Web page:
Re: birding-aus Regent in the honeyeater

To: "J.Reside" <>
Subject: Re: birding-aus Regent in the honeyeater
From: Brian Fleming <>
Date: Fri, 24 Sep 1999 09:23:37 +1000
.. we were wondering how the term "regent" came to describe the
> honeyeater, bowerbird and parrot.  Is there a connection between the
> yellow and black?
> > Thanks,
> Jenny Reside
Dear Jenny,
Three cheers for Albury's ironbarks! 
The original 'Regent Bird', described by the artists and collectors of
the First Fleet and later settlers in the Sydney Settlement, was the
Regent Bowerbird. The name derives from the contemporary uniform worn by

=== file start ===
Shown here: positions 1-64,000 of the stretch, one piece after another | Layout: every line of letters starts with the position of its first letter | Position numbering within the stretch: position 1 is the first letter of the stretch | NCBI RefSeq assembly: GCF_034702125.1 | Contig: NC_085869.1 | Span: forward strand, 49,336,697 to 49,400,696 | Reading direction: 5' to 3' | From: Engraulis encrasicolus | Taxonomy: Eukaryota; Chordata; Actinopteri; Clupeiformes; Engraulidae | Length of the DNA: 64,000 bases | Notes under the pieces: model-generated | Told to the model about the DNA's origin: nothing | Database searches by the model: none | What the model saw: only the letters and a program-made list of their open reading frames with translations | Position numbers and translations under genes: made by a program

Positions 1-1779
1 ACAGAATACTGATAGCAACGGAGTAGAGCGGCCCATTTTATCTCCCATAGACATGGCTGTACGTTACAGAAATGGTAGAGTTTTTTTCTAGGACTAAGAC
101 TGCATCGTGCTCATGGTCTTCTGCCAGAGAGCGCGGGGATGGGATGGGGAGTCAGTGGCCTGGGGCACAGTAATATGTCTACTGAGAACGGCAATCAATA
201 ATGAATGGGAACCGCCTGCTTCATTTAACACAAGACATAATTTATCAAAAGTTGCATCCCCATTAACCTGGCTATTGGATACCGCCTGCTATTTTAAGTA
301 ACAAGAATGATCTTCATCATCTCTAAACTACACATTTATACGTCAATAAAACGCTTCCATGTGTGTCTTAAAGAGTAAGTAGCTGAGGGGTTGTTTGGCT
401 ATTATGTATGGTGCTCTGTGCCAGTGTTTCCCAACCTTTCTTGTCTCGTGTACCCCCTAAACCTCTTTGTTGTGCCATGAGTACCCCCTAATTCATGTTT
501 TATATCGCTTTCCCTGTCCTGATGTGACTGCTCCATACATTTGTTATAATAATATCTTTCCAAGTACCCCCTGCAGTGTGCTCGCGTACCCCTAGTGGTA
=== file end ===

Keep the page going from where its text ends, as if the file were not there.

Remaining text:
a Regent on official occasions (though I dont know if the Prince Regent
ever did). The other theory was that the name was given as a compliment
to the Prince Regent, because of the bird's splendid appearance.   
   The Regent Honeyeater, another early bird in Sydney, was originally
known as the 'False Regent-Bird'. The Regent Parrot was I think first
collected and described by Major Mitchell, in his trek across western
NSW and what is now western Victoria - its colour-scheme made the name
almost inevitable.
  Another bird named for an official is the North American Prothonotary
Warbler which I think is also black and yellow - I believe it's named
after someone in the Vatican's hierarchy.  At least Regent is easier to
 Anthea Fleming in Melbourne
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